Kumbirai Tarusarira and Fradrick Gorwe
CBZ Holdings Limited has launched an agricultural finance initiative under a new division, CBZ Agro-Yield.
The financing initiative by the bank is meant to curb the ever-growing import bill with regards to agricultural produce.
This comes as the Zimbabwe Stock Exchange-listed entity Cassava Smartech, also launched the Vaya tractor services on Wednesday to add to its Eco-farmer portfolio as the firm moves to mobilise support for the sector.
The CBZ initiative is a partnership between the bank and Government to sponsor soya bean and maize farming for the 2019\2020 season.
“This initiative is housed under a new division branded CBZ Agro-Yield. The new division will be the bank’s partner together with Government in financing maize and soya bean,” said CBZ in a statement.
Having locally produced beans will reduce the demand of imported Crude Degummed Soya Bean Oil (CDSBO) lessening the amount of foreign currency used for purchasing of the raw material.
Speaking to participants at the soya bean public seminar last month, Deputy Minister of Lands, Agriculture, Water, Climate and Rural Settlement Vangelis Haritatos, said the Government was looking forward to more private sector co-operation (funding) to achieve the desired soya bean yield.
The current scheme is restricted to maize and soya farmers. Those with irrigation facilities will be prioritised.
The bank said it will provide working capital for selected operations such as tillage and some labour, inputs will be distributed through agents and stockists to be advised to the farmers when their loan is approved.
“All input providers wishing to provide inputs must be referred to CBZ Agro-Yield for vetting and consideration. All the facilities will be paid back as a bullet payment upon delivery of crops to GMB. Facility maximum tenure will be 270 days at an interest of 10 percent per annum,” added CBZ.
The bank will provide working capital for selected operations such as tillage and some labour.
The country requires about 220 000 tonnes of soya bean annually for food, stock feed and other industrial needs.
Private sector funding remains key for the country to produce enough produce for local needs and surplus for the export market.
The Cassava Vaya service was officially launched by the Minister of Lands, Agriculture, Climate and Rural Resettlement, Perrance Shiri in Harare on Wednesday.
The new platform will see farmers accessing Vaya tractor services through a mobile phone application. The platform is envisaged to provide farmers with the benefit of access, convenience, efficiency and value for money as part of Cassava’s efforts to complement the Government’s mechanisation drive. Services to be offered entail ploughing, discing, reaping, harvesting, planting, boom spraying, fertiliser spreading, ridging and trailer works.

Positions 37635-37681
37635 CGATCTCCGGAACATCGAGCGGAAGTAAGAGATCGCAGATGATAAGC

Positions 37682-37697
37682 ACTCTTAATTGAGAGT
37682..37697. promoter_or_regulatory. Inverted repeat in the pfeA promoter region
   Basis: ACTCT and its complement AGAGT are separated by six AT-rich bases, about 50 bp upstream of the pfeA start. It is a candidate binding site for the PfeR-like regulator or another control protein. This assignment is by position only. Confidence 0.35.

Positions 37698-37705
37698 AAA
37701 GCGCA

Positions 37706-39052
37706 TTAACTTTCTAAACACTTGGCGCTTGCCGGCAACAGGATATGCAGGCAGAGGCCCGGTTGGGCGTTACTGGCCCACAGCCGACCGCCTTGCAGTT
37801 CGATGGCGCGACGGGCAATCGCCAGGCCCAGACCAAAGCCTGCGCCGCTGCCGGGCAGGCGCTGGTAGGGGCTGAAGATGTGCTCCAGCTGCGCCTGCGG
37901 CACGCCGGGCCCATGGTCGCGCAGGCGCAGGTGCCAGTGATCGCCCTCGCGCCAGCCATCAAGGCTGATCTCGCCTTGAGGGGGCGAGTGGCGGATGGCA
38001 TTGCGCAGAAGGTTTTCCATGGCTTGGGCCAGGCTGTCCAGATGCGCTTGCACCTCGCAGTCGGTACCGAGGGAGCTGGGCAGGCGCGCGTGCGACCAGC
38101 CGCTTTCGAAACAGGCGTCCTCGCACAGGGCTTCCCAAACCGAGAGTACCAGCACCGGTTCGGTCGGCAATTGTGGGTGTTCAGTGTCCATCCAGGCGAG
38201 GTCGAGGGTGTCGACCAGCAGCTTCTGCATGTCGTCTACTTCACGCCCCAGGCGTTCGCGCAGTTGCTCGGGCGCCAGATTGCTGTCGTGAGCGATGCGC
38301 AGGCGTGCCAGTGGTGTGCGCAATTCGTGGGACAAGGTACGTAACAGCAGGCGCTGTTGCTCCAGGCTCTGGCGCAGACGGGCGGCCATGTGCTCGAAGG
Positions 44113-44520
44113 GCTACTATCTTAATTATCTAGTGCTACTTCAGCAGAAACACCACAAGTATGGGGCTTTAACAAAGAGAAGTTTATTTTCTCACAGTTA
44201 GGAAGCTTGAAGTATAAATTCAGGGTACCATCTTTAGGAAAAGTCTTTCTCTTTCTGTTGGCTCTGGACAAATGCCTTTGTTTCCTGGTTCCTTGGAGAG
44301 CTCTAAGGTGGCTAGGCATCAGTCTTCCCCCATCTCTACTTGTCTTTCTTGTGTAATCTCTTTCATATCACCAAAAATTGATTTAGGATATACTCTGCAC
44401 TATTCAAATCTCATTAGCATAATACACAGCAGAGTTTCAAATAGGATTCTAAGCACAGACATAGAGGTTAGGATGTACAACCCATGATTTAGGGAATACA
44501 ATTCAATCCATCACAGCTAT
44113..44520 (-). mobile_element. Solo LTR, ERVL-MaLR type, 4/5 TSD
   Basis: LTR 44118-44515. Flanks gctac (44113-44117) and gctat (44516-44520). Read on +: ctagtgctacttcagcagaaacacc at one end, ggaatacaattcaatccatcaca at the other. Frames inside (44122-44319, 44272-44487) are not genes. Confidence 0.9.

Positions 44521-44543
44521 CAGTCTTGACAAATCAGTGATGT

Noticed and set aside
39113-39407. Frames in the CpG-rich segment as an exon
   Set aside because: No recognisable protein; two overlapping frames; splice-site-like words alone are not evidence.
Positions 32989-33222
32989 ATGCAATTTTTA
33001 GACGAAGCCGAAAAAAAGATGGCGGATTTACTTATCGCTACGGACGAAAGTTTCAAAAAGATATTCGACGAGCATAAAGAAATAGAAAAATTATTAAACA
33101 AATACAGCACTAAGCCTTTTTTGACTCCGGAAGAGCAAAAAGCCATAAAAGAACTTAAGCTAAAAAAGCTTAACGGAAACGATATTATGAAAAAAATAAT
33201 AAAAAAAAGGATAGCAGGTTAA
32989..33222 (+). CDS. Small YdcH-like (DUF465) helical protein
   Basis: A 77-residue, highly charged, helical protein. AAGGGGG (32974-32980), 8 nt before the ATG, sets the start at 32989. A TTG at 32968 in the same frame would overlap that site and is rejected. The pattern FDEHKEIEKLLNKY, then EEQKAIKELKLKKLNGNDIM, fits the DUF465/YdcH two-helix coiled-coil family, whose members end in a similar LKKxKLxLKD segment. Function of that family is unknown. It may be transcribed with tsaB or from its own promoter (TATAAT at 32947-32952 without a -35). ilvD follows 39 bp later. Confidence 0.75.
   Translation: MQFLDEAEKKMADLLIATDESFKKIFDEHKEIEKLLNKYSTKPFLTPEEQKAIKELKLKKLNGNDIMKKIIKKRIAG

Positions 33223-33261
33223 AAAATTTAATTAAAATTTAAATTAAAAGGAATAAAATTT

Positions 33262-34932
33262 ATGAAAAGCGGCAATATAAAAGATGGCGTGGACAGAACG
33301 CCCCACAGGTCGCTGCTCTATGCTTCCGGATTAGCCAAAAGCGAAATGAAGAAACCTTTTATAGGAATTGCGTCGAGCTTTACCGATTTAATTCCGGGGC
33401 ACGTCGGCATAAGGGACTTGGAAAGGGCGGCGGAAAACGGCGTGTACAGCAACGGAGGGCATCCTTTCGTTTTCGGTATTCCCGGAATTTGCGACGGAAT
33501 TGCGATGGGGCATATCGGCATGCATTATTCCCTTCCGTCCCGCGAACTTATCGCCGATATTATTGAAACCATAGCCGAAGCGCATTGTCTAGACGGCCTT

Government, in need of about 40 000 tractors, currently has a shortfall of about 33 000 tractors and is enrolling the farm mechanization drive to boost productivity and ensure the country regain its breadbasket status in Africa.
Said Minister Shiri: “You are aware that as Government we are seized with programmes to boost agricultural productivity from our land. However, we have a deficit of 33 000 tractors, 10 000 planters and 500 combine harvesters.
“The introduction of such a service that is designed to optimally utilise the available equipment complements our efforts to boost productivity in our farms.
“Our role as Government is to facilitate and capacitate the farming community to ensure that our land is fully utilised for us to produce enough to feed the nation and to have excess to export. When that noble objective is achieved, we would have regained our status as the breadbasket of Africa.”
Cassava presently prides itself of over 2 000 Vaya tractors and about 1,4 million Eco-farmers, which numbers are expected to rise.
“As Eco-farmer we are not saying we are going to provide the remaining 33 000 tractors but we would like to deploy technology to make sure that the few we have are effectively and efficiently deployed,” said Cassava chief executive officer Eddie Chibi in justification of the launch.
“We are aware that ICT now plays a critical role in agriculture. When you look at the agriculture production chain, 37 percent is lost on harvesting, storage and transportation, between production and consumption.
“The world is moving from the physical market to the virtual marketplace. What we would want to do as Eco-farmer is to provide that marketplace digitally to enable farmers to get into the market. We want to use technology to bridge the gap between, researchers, farmers and extension workers.”
Vaya tractor services is testimony to Cassava’s efforts in helping break the digital divide between the rural and urban beneficiaries of its innovations.
The company claims it had become aware of challenges most farmers face which include inadequate water supplies, inadequate farm implements, market price transparency, reduced yields, and equipment under-utilisation.
As such, there is a wish to complement Government efforts through technology driven innovations as the farming season fast approaches and as part of “looking at possibilities to make life easier for communities”.